PARIS, France — Emilie meets me in front of her old high school in the suburb south of Paris where she grew up. I spot her from down the block and wave. When we meet, we pause, do the “bises”—the standard French greeting of a kiss on each cheek—and head toward Le Stadium, a café around the corner that has become our habitual meeting spot.
Emilie—who is 18 and whose name I changed to protect her privacy, as well as withholding the details of her hometown and school—hasn’t stepped foot in her high school since 2016, when she dropped out. She was an excellent student, her teachers tell me, and she loved school.
“I didn’t want to quit,” she says, a defensive edge sharpening her typically sweet tone. “I liked school. I was good at school. And I tried to make some concessions, but after a while it was too difficult for me, given my religious beliefs. So I chose to leave.”
Those “concessions” came in response to requests from the school administration that she remove her jilbab—the long, black fabric she wears to cover her whole body, exposing only her eyes, nose and mouth—in compliance with the 2004 law banning ostensible religious symbols in public schools. It billows down to her feet, somewhat bizarrely contrasting with the pink canvas sneakers she’s wearing. Her chin is covered but the fabric sometimes shifts; she sporadically readjusts it as we chat. She has a young face—even more than her age would suggest, with full cheeks and round eyes.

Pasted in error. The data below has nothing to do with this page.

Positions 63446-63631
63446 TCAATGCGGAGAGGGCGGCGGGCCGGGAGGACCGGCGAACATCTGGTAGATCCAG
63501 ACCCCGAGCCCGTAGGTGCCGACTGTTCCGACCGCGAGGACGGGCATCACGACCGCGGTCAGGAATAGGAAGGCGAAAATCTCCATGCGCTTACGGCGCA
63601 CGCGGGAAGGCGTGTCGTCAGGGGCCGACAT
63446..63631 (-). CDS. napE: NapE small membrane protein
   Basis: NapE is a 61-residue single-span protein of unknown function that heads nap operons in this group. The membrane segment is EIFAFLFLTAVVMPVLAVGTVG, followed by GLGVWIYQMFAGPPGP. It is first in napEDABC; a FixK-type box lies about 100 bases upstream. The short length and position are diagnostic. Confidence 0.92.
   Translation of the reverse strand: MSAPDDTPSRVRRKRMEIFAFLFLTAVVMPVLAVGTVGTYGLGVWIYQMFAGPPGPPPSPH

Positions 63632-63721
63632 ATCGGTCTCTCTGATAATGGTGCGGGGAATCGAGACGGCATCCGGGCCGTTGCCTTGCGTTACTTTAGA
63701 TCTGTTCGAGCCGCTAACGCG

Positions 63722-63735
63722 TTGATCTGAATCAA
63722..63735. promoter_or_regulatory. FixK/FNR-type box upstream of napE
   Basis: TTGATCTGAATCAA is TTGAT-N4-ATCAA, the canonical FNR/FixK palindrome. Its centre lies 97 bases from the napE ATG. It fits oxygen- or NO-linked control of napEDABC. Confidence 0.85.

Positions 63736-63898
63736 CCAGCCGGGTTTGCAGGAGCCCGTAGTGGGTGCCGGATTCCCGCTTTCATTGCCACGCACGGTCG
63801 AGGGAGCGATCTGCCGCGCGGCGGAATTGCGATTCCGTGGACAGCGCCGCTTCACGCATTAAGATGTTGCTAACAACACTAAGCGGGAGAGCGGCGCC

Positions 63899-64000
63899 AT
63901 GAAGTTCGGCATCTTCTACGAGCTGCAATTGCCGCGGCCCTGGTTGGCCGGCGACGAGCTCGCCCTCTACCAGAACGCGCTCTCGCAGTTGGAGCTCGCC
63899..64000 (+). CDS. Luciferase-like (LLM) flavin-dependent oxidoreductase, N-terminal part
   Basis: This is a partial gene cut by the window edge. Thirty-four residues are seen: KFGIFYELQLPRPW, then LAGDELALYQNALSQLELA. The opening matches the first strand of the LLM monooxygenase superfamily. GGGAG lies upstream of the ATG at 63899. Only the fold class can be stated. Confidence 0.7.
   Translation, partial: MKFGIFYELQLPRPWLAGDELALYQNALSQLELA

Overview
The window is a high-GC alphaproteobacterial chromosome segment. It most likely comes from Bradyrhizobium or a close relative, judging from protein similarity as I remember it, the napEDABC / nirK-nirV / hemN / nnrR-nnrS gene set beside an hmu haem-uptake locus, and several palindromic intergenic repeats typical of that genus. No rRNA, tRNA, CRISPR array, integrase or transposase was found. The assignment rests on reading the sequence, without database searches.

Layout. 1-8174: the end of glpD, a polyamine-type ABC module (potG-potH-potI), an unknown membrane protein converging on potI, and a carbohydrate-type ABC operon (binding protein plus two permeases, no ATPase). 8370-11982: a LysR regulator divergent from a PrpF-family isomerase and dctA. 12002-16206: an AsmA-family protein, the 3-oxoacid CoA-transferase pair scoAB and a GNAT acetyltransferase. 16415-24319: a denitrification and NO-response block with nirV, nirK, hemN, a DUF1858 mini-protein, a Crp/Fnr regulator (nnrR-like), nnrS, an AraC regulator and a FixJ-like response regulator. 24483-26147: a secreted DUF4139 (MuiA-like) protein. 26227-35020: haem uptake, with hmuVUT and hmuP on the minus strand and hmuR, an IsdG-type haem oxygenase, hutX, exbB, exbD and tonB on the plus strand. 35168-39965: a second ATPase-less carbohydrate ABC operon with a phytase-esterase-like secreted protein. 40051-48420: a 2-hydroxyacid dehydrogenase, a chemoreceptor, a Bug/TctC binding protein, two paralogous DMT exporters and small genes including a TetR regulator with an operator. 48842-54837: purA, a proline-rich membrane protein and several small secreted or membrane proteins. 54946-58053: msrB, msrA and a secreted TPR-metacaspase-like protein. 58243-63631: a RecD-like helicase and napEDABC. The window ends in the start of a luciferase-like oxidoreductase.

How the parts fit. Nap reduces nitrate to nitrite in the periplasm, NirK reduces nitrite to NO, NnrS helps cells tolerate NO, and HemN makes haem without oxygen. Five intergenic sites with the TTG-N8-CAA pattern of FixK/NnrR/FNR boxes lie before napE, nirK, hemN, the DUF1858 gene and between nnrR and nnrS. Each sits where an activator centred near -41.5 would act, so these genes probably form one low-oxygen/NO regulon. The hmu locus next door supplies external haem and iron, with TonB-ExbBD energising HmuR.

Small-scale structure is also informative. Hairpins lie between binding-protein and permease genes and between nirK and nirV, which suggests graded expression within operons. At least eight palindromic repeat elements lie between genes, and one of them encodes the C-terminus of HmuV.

The 2004 law was partly fueled by the assumption—highly contested—that Muslim girls wearing the headscarf were succumbing to pressure in their private lives—from their fathers, brothers and men in their communities. Its supporters considered the new rule “liberating,” an opportunity for young women to free themselves from the presumed religious pressures undermining their development as citizens in a secular French republic.
That wasn’t the case for Emilie, who converted to Sunni Islam in 2014, when she was 14 years old. That decision, and her insistence on the jilbab—at the expense of her studies—is a thorn in her home life. Her mother insists she remove the garment before stepping foot in their apartment, and, Emilie tells me, “doesn’t want to hear anything about Islam.” But Emilie remains determined, her case a test for the reasoning behind a ban that can overlook the nuances of particular circumstances.
‘Islam made a lot more sense’
Emilie’s mother, a devout Christian, left her native Democratic Republic of Congo for France in the mid-1990s, fleeing the bloody conflict known as the First Congo War. She settled in the Paris region and found a job at a factory. She often works nights, and money has always been tight.
Emilie and her two brothers grew up religious, attending church on Sundays. While the boys rolled their eyes at preachers’ sermons, Emilie loved them, and asked to be enrolled in catechism classes at nine years old. “My mother was delighted,” she laughs, taking a sip of orange juice.
Her 24-year-old brother Benjamin, whose name I also changed, converted first, in 2013. Emilie was skeptical, but quickly became interested. “Islam made a lot more sense to me than Christianity. I questioned everything I thought was true, and I was worried I was going to make the wrong choice,” she tells me. “But I saw how much better he was becoming, how much he was changing.”